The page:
Taming datacente emissions: inefficiencies

UPS systems are a big capital expenditure, so a degree of future-proofing is usually demanded. UPS systems are therefore often specified with a theoretical...

UPS systems are a big capital expenditure, so a degree of future-proofing is usually demanded. UPS systems are therefore often specified with a theoretical maximum or future load in mind - think 'follow the sun' - and are often operating at well below capacity. The problem with this is that older UPS systems become less efficient when working at partial capacity. With a traditional big datacentre UPS at really low loads, of less than perhaps 20%, more than a third of the power could be disappearing in the form of heat losses.

In this situation it can make economic sense to upgrade to a high-efficiency UPS or have one or more smaller UPS units operating to fulfil power requirements, switching themselves off as required so power is not wasted. This is the recommendation of the EU Code of Conduct for Data Centres, which adopts modular UPS units as the standard answer to this problem, and means that modular UPS will deliver better than 95% efficiency at loads as low as 20%.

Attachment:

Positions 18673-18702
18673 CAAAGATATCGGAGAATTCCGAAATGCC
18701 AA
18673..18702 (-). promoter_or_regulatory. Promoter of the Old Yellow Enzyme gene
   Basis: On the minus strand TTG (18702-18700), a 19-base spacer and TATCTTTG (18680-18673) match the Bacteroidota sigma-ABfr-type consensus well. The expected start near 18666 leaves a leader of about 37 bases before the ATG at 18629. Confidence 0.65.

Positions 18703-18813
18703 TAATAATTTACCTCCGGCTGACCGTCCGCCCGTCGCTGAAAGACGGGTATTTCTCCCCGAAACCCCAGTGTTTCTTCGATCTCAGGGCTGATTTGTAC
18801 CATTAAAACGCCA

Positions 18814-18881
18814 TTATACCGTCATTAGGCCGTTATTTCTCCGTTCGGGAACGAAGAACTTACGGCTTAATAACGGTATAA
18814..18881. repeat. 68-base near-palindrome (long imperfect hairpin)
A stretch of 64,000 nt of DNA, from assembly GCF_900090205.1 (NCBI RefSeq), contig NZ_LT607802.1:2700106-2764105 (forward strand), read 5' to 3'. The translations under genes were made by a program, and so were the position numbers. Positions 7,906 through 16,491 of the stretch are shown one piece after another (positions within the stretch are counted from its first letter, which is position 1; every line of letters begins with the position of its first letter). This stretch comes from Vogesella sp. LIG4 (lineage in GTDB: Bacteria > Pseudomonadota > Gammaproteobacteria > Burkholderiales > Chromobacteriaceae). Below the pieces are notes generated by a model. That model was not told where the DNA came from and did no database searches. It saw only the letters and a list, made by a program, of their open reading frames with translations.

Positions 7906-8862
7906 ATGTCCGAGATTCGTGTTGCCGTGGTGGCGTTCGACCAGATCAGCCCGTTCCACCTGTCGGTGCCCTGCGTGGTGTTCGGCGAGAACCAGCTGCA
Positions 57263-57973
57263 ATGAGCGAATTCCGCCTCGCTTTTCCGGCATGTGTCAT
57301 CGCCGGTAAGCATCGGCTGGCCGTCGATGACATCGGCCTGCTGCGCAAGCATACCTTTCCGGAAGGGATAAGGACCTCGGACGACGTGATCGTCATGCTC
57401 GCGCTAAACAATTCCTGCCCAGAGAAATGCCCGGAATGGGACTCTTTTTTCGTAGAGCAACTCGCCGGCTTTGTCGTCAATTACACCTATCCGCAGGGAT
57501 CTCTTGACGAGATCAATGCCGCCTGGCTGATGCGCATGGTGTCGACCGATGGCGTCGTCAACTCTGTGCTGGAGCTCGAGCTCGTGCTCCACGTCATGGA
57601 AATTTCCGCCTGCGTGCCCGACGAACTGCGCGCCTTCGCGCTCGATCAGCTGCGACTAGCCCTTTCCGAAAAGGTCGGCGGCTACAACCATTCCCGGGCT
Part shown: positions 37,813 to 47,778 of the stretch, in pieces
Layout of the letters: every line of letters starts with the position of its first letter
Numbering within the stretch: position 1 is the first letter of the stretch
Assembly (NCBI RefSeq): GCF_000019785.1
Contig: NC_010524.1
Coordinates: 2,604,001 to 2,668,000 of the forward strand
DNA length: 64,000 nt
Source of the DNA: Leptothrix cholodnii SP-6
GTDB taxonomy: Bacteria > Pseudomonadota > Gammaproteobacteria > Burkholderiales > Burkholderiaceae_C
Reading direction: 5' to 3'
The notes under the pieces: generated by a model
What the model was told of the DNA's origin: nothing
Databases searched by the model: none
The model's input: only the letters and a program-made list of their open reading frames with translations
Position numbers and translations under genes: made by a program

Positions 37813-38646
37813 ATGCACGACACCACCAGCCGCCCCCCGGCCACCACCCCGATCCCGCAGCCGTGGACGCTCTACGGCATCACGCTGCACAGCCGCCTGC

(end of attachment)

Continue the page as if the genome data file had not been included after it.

Power and cooling

One of the big areas of inefficiency in datacentres is cooling, with batteries often seen as a particular headache. To ensure that power to IT equipment is never lost, the load is always fed via the UPS. This usually demands intensive cooling and environmental control of the UPS and battery system.

Although the battery bank generates relatively little heat, it is important to maintain it at a controlled temperature. The ideal temperature is between 20°C and 25°C, and this usually involves air-conditioning. The key to minimising air-conditioning costs is to select a high-efficiency UPS system so that heat losses are minimised.

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